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electrical properties in response to pressure and changes shape when an electrical current is applied.The interaction between these behav- iors provides feedback that adjusts the force the material exerts ac- cording to the resistance it encounters, as we humans do.

Sensitive artificial touch is an engineering challenge because it requires many sensors that are densely distributed over an area; syn- thetic smell and taste are difficult to implement because of the sheer variety of what they sample. Nevertheless, concerns about security and crime are motivating researchers to develop artificial smell. A sensitive nose, natural or artificial, can detect explosives, buried land mines, and smoke from fires, as well as hidden drugs. Although the sense of smell is not fully understood, we know that humans identify smells by means of about a thousand special proteins in the nose, each of which reacts to a particular group of molecules, typically of an organic substance. Most odors do not come from just one chemical element or compound. When we recognize a smell as coffeeor vanilla,we are identifying a set of molecules that has activated a particular pattern of proteins, which means we can recognize many millions of odors.

An artificial nose, therefore, must first react to specific chemicals, and then register the different compounds in a given odor. Moreover, to become a useful digital technique, it must change chemical reac- tions into electronic impulses. The Cyrano 320, an electronic nose made by Cyrano Sciences of Pasadena, California, uses a small chip with 32 receptors. Each receptor consists of a specific polymer mixed with some carbon black, a form of carbon that conducts electricity. When exposed to a vapor, each polymer expands by an amount de- termined by the molecules making up the vapor. This expansion changes the electrical resistance of each polymer and hence of the entire chip, producing a composite fingerprint reflecting all the mol- ecules the chip has detected.Although 32 receptors is not many com- pared to the thousand proteins in the human nose, it is still enough to identify a lot of odors.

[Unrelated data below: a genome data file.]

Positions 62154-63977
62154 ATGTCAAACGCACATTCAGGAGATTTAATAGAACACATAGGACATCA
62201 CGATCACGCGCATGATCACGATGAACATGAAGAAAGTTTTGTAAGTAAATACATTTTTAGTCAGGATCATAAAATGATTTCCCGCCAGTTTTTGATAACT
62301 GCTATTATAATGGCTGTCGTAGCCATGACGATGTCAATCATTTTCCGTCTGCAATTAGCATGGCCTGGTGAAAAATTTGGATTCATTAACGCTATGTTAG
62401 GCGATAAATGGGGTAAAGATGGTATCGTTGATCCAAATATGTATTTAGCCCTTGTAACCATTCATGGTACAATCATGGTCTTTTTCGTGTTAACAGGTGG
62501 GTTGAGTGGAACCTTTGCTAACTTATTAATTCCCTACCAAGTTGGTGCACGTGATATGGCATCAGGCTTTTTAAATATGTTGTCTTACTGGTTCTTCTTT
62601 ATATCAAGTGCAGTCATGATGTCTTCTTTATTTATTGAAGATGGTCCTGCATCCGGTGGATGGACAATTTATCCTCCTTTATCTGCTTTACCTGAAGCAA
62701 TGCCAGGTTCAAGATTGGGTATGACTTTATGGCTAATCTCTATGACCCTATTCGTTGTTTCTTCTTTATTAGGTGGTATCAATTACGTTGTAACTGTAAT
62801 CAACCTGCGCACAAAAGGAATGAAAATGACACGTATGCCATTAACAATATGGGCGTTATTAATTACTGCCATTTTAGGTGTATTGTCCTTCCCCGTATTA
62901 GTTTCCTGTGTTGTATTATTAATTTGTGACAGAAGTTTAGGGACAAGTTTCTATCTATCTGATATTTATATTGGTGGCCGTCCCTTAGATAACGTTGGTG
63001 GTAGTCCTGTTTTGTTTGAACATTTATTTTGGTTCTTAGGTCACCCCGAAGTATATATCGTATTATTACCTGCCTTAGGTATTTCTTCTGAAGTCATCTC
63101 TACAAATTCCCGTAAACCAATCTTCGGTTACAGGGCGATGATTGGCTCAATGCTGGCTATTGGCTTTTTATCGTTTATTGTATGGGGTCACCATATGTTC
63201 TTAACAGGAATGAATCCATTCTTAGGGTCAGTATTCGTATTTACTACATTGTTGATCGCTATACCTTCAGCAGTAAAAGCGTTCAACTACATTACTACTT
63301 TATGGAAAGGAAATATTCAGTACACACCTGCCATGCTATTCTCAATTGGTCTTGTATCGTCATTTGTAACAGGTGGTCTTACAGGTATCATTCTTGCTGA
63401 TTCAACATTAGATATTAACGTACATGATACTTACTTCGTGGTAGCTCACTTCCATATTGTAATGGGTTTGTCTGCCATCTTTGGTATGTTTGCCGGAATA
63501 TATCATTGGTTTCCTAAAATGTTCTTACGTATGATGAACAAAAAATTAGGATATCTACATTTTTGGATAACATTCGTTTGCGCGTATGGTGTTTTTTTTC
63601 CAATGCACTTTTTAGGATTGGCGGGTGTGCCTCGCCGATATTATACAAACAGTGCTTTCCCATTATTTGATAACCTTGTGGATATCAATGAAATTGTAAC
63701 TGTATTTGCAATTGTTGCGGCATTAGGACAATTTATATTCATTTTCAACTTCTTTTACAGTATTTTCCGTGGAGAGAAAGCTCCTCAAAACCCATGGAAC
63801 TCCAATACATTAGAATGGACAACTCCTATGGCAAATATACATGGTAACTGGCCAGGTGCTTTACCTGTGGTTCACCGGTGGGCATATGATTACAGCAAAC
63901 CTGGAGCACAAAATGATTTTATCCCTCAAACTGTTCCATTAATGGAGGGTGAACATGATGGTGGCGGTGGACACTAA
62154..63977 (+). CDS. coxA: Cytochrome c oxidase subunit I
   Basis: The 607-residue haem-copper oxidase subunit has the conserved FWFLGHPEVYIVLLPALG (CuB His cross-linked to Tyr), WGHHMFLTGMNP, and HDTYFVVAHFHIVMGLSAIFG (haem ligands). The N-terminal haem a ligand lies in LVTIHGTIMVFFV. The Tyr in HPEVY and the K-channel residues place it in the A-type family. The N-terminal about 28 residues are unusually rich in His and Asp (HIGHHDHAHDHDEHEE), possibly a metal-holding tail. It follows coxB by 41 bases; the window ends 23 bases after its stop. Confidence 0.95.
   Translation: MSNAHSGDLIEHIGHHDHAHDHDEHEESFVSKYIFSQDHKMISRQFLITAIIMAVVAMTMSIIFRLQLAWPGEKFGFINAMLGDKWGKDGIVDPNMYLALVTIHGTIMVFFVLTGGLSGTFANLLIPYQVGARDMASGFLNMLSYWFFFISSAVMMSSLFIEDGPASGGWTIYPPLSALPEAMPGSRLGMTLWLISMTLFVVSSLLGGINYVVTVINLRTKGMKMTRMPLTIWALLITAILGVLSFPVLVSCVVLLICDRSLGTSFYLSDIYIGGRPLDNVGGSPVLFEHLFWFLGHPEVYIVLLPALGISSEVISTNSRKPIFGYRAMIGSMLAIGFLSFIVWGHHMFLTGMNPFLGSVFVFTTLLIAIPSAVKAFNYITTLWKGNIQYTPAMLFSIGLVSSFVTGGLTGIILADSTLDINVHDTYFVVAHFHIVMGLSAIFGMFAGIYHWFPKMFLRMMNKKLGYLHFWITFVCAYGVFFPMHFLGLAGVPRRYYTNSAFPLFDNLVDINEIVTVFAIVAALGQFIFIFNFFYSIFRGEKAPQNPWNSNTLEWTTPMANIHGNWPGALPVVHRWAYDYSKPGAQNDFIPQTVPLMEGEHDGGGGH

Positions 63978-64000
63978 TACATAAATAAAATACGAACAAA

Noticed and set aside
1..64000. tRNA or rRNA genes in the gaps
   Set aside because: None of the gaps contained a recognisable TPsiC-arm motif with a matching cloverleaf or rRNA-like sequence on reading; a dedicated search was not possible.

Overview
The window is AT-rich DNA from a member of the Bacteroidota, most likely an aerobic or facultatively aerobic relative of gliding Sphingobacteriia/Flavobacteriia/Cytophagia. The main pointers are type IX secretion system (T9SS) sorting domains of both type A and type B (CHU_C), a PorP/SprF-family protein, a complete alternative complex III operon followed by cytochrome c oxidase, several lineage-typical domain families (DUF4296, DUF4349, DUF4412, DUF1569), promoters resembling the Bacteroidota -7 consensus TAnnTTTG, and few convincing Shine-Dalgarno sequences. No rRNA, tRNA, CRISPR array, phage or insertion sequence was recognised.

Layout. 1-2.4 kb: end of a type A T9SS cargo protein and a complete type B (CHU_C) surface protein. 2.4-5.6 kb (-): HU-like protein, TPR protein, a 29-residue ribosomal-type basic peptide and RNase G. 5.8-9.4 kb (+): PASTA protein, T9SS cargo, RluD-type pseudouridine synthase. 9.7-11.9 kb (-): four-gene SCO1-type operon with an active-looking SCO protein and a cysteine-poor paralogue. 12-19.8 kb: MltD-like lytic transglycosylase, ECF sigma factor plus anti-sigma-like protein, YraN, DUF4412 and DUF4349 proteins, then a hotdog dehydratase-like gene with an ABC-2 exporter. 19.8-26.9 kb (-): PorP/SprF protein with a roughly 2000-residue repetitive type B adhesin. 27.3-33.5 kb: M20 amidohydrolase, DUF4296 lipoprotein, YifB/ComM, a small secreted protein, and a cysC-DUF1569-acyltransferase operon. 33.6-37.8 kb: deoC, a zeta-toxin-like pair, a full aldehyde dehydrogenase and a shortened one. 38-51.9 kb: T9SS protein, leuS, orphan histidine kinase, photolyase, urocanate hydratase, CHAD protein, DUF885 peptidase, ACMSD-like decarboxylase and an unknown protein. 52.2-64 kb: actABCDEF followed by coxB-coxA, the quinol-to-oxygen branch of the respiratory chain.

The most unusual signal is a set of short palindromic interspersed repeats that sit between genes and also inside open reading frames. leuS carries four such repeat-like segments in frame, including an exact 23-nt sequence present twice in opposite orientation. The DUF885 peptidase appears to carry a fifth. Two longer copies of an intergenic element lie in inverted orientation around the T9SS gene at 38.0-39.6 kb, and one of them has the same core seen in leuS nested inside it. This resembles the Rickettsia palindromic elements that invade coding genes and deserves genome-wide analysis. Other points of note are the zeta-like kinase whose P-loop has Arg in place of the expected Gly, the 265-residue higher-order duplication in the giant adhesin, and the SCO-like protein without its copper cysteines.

An artificial tongue can operate in a similar way, because all the flavors we experience, from ice cream to sushi, arise when our taste buds respond to a basic palette: the traditional bitter, sour, sweet, and

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